MERIT, NOT MONEY
Since 2001, Granite has donated at least $38,316 to supervisors Ashley, John Benoit, Bob Buster, John Tavaglione and Jeff Stone, according to the California secretary of state’s online campaign finance records. The money includes contributions to Benoit’s state assembly campaign fund and Stone’s unsuccessful state Senate run.
Supervisors stressed that Granite’s dollars won’t influence their votes. Buster, whose district includes the quarry site, said he objected to a plan in the 1990s that would have restricted non-toll lanes on Highway 91. Granite stood to benefit from that plan, he said.
While he declined to say how he’d vote on the quarry, Buster in 2009 called the quarry the “introduction of a huge new use in one of the most fragile areas we’ve got.”
At the time, Buster served on a boundary-setting panel that denied Temecula’s attempt to annex the quarry site. Buster and Tavaglione voted in favor of the city’s proposal.
Benoit, who came to the board in 2009 after his time in Sacramento, received $11,406 in Granite money from 2001 to 2010, according to records. Benoit’s supervisorial district includes Granite’s Indio quarry.
“Part of the reason they gave to me is they knew me as a responsible member of the community,” Benoit said. “It has nothing to do with the quarry.”
Granite also contributed $200 to the campaign of Benoit’s son, Ben, who won a seat last November on the Wildomar City Council.
Altogether, the donations represent a tiny fraction of what supervisors raise annually. Ashley, for example, raised a little more than $155,000 in 2010 alone, according to his campaign statement filed with the county clerk.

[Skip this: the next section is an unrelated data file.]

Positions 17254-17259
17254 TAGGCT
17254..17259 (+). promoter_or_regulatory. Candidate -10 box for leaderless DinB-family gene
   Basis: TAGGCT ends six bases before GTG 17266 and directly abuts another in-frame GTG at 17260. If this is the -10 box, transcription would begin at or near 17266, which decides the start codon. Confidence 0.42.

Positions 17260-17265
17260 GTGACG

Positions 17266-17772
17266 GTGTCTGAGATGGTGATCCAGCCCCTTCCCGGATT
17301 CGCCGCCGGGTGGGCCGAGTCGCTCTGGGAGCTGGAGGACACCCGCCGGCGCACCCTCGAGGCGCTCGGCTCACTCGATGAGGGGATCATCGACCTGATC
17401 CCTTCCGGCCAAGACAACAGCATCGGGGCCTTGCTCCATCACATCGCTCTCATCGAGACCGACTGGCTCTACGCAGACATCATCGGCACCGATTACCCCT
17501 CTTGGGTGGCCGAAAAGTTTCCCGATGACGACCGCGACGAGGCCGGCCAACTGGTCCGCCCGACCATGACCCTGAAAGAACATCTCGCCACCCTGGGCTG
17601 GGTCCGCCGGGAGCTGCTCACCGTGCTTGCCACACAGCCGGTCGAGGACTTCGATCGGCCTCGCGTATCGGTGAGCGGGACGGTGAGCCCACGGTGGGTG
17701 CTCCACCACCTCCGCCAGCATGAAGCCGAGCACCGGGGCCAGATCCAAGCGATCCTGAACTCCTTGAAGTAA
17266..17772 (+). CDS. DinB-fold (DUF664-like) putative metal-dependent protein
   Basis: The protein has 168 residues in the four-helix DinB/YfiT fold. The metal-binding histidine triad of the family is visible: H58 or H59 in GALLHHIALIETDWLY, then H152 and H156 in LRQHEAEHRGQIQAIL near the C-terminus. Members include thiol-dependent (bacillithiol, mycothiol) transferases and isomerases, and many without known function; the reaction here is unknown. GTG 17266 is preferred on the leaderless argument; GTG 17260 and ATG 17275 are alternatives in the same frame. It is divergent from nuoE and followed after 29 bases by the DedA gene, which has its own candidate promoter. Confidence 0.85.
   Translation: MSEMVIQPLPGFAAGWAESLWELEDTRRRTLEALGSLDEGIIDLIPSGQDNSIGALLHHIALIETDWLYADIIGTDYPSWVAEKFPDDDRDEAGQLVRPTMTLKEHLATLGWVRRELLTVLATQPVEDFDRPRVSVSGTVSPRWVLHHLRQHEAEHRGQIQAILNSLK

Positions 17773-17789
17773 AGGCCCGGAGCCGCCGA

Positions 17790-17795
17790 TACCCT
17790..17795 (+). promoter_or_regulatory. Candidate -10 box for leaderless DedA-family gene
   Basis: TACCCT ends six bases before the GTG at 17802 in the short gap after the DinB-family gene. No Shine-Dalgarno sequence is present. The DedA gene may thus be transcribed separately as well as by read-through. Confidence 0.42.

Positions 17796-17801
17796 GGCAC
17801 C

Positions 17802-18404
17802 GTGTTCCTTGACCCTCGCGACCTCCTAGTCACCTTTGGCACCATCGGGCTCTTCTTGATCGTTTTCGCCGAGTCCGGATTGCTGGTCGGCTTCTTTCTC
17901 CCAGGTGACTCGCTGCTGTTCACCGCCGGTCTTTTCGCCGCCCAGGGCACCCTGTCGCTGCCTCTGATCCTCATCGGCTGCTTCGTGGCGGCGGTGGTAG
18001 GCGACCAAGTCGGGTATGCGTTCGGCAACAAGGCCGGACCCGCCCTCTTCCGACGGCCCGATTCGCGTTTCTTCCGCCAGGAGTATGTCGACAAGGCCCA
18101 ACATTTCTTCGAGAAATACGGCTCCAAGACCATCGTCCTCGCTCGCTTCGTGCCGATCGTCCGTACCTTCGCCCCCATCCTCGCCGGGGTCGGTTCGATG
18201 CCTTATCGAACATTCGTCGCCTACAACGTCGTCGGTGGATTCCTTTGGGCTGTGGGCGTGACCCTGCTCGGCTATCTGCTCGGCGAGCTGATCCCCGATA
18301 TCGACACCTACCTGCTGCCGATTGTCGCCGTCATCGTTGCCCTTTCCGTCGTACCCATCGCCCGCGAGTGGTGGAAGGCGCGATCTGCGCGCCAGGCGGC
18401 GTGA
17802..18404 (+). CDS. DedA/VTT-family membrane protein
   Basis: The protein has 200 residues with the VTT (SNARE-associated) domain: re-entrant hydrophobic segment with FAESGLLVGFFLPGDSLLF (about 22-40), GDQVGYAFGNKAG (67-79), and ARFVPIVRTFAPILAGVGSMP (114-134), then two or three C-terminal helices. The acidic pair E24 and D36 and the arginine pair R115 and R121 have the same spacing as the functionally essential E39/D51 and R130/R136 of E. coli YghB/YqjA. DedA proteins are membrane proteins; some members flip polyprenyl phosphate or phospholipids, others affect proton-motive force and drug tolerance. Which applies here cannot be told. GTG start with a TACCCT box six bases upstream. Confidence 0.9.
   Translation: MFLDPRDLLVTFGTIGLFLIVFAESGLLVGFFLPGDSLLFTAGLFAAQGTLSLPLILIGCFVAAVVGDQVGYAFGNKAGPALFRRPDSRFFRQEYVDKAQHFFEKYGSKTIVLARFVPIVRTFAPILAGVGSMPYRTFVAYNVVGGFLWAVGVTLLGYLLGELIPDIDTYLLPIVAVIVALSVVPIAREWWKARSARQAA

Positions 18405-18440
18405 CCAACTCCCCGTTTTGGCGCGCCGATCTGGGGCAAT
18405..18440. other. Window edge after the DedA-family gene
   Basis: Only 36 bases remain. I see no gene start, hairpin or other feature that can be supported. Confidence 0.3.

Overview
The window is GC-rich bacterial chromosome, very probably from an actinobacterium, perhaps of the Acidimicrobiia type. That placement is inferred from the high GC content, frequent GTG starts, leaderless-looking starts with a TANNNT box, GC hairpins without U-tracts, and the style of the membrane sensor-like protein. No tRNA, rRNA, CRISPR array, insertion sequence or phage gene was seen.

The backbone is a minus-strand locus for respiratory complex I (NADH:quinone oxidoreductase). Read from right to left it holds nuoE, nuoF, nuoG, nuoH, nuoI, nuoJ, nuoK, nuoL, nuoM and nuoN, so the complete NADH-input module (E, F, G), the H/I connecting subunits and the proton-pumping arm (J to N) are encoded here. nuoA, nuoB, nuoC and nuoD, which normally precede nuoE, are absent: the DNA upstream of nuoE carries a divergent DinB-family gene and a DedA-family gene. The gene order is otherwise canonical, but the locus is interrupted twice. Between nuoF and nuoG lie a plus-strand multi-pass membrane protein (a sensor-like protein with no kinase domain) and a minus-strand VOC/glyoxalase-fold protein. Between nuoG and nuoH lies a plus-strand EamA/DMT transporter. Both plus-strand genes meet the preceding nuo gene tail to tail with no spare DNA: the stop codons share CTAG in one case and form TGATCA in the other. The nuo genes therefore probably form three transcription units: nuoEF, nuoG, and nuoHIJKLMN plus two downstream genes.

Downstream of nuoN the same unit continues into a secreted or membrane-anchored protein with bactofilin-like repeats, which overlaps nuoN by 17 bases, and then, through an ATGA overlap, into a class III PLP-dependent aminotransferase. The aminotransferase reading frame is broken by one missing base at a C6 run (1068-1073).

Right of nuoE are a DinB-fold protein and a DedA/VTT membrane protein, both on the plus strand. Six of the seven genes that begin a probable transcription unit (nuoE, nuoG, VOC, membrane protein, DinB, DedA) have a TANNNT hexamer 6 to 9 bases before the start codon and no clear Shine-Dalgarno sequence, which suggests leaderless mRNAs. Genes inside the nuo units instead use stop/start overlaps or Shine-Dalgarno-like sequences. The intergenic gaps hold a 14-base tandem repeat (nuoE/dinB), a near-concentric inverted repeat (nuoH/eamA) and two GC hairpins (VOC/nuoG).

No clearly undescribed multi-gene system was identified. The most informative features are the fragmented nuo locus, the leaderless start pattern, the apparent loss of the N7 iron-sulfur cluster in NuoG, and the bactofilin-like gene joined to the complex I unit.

In his email, Ashley wrote that, as always, his vote would be based on the project’s merits and residents’ best interests. “Sometimes that means I vote with supporters and sometimes that means I vote against them,” he wrote.
Ashley wrote he has taken in $51,000 from anti-quarry interests, including the Pechanga tribe and The Rancon Group, a Murrieta-based collection of development-related companies whose founder, Dan Stephenson, opposes the quarry.
Verne Lauritzen, Stone’s chief of staff, said Stone wants to hear what people have to say during public hearings on the quarry. Stone’s district includes Temecula.
Tavaglione did not respond to a request for comment.
Temecula City Councilman Jeff Comerchero, who is on the council’s Liberty Quarry subcommittee, said the donations to supervisors don’t surprise him.
CITY TO CITY
Since 2000, Granite has donated more than $3 million to candidates and ballot measures throughout California. Recipients include former governors Gray Davis and Arnold Schwarzenegger and current Gov. Jerry Brown.
None of Granite’s dollars were contributed in Riverside County in 2000. But in 2009 and 2010, more than $27,000 — 23.85 percent of Granite’s total California donations — were donated in the county.
In her email, Reuther of Granite wrote her company’s presence in the county has grown in the past 20 years.